The HESP Department sponsors a series of talks on current research in the areas of hearing, speech, and language by visiting researchers or members of the HESP faculty. All students, faculty, staff, and affiliates are welcome and encouraged to attend. If you would like to join the email distribution list for all upcoming HESP Seminar Series talks, email Dr. Matt Goupell at firstname.lastname@example.org.
Spring 2017 Schedule
|Dr. Hanin Karawani||UMD HESP||"Auditory perceptual learning in adults with and without age-related hearing loss"||Speech recognition in adverse listening conditions becomes more difficult as we age, particularly for individuals with age-related hearing loss (ARHL). Whether these difficulties can be eased with training remains debated, because it is not clear whether the outcomes are sufficiently general to be of use outside of the training context. The aim of the current study was to compare training-induced learning and generalization between normal-hearing older adults and those with ARHL.|
|Dr. Sandra Gordon-Salant||UMD HESP||"Aging and the perception of Spanish-accented English"||Among the speech communication problems reported by older people is difficulty understanding accented English. The extent of the problem results from an interplay between characteristics of the listener (age, hearing sensitivity, central auditory processing, cognitive abilities) and those of the communication scene (degree of talker accent, background noise). This presentation will review findings on perception of native English and Spanish-accented English by younger and older listeners, which demonstrate that perception of segmental cues and supra-segmental stress and timing information in English is affected by talker accent, listener age, hearing status, temporal discrimination ability, and cognitive skills. A recently completed study examining the impact of native language experience on perception of native English and accented English by younger and older listeners will also be presented.||LeFrak 2208|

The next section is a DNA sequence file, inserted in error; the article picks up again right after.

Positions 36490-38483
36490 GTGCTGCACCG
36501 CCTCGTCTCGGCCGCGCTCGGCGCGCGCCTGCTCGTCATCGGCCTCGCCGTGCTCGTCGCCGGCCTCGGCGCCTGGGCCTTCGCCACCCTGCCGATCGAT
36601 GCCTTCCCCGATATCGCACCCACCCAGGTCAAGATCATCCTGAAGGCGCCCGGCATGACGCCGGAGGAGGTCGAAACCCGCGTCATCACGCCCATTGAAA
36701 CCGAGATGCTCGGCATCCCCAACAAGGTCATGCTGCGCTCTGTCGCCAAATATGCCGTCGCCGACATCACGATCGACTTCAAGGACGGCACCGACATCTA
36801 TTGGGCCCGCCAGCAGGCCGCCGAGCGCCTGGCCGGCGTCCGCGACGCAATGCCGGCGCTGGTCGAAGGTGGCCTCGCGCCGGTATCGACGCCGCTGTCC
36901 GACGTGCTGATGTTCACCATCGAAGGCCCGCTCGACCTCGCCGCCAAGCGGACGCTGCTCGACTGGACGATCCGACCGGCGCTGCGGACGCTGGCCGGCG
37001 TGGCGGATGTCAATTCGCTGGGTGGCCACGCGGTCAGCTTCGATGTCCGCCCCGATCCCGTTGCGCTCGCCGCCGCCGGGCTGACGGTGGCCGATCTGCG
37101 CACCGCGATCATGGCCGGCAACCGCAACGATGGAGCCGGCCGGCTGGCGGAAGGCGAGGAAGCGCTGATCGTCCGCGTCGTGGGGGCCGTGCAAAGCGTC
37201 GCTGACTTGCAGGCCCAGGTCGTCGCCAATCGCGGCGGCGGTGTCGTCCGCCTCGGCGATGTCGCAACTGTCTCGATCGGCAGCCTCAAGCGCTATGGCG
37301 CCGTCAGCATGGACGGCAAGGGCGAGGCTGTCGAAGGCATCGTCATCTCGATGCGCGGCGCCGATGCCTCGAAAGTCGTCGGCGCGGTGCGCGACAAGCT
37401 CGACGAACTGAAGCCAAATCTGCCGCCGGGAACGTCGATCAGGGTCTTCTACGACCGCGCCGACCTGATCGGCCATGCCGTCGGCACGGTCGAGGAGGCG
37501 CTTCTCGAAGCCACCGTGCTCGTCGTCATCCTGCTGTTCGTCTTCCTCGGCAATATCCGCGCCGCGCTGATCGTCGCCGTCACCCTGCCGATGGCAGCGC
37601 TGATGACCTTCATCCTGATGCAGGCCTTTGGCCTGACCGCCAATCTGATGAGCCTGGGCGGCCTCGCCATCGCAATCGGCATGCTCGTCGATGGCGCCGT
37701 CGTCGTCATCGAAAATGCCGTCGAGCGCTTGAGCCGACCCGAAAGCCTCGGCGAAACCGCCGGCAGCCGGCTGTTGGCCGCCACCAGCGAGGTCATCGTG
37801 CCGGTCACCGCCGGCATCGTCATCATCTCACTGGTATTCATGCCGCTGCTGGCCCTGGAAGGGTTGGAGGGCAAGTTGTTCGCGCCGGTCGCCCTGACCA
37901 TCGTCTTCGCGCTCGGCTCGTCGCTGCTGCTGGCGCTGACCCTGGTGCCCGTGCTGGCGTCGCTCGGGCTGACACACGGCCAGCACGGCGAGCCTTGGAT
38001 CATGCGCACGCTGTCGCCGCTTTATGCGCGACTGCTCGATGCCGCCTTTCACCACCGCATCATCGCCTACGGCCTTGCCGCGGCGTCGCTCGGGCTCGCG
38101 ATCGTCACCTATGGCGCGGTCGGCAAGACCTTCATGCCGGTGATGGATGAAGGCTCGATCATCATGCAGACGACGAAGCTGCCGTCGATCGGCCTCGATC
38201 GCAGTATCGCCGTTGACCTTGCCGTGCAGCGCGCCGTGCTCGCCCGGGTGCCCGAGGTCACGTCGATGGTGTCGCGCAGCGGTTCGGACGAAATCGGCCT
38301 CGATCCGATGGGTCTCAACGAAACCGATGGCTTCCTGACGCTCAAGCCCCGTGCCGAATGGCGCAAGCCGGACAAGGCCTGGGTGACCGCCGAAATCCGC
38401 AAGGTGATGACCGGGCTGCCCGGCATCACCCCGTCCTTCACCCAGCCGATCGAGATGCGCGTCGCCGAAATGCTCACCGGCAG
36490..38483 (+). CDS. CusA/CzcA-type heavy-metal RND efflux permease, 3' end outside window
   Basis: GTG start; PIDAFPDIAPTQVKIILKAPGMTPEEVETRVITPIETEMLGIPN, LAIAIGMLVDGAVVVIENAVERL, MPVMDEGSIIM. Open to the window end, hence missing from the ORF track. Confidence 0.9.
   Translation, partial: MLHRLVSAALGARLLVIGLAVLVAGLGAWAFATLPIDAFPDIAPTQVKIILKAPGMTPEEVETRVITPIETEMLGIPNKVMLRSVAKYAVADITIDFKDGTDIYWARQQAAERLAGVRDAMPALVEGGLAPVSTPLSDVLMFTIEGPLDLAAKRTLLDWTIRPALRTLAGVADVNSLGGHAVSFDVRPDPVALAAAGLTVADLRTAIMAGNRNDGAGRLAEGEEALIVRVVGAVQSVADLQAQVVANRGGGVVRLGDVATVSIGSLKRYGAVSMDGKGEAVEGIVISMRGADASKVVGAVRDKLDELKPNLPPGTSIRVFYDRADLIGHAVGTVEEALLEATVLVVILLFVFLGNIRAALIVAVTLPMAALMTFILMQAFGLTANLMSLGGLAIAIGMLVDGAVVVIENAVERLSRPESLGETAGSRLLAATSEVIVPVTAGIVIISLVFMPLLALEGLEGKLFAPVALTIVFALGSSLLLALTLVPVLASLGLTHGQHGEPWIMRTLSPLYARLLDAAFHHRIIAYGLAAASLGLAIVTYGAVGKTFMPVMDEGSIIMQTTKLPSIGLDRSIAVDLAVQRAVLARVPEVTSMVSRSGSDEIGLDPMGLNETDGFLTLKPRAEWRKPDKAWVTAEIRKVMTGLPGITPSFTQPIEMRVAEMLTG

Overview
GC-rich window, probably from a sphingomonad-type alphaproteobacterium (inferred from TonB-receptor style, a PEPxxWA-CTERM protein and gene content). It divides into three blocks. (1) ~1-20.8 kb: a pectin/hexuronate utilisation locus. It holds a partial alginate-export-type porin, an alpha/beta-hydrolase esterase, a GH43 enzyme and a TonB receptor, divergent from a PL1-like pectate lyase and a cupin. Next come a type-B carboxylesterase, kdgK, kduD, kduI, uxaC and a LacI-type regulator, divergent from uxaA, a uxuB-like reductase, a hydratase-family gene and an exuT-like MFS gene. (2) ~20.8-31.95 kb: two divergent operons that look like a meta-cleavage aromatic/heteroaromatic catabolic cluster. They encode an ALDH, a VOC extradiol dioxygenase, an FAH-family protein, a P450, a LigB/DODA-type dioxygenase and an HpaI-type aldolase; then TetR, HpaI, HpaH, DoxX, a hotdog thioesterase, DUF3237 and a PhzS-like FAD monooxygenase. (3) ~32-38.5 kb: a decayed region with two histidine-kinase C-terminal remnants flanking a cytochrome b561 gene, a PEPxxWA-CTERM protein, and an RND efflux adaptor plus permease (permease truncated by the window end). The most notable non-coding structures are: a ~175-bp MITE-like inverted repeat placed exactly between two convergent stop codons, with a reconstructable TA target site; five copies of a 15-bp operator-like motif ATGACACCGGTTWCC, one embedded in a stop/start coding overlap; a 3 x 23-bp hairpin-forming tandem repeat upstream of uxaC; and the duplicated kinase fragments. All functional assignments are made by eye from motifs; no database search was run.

|Dr. Richard Freyman||UMass Amherst||"Exploring the Relationship Between Sound Localization and Spatial Release from Masking"||Spatial unmasking and sound localization are assumed to share common mechanisms, but it is still unclear whether any aspect of spatial release from masking actually depends on localization. One possible indication that there is a causal relationship between the two phenomena for some conditions comes from the observation that spatial masking release can often remain strong even when known cues for spatial unmasking are dramatically weakened by acoustic reflections in rooms. With the aid of the precedence effect, separate localization of targets and maskers in those same reverberant environments is largely preserved, leading to the suspicion that localization is responsible for the spatial release that remains in the face of the diminished cues. However, there are also arguments against a causal relationship. This talk will review what is known about this question from previously published work, and will also discuss newer unpublished research on this topic, focusing on listeners with asymmetric hearing loss. The literature demonstrates that people with such losses adapt to their asymmetries with respect to localization, at least to some degree, but whether this adaptation helps restore spatial release from masking is not yet obvious.||Morrill 1101|
|Beth Rosen||UMD||HESP Honors Defense||-||LeFrak 2208|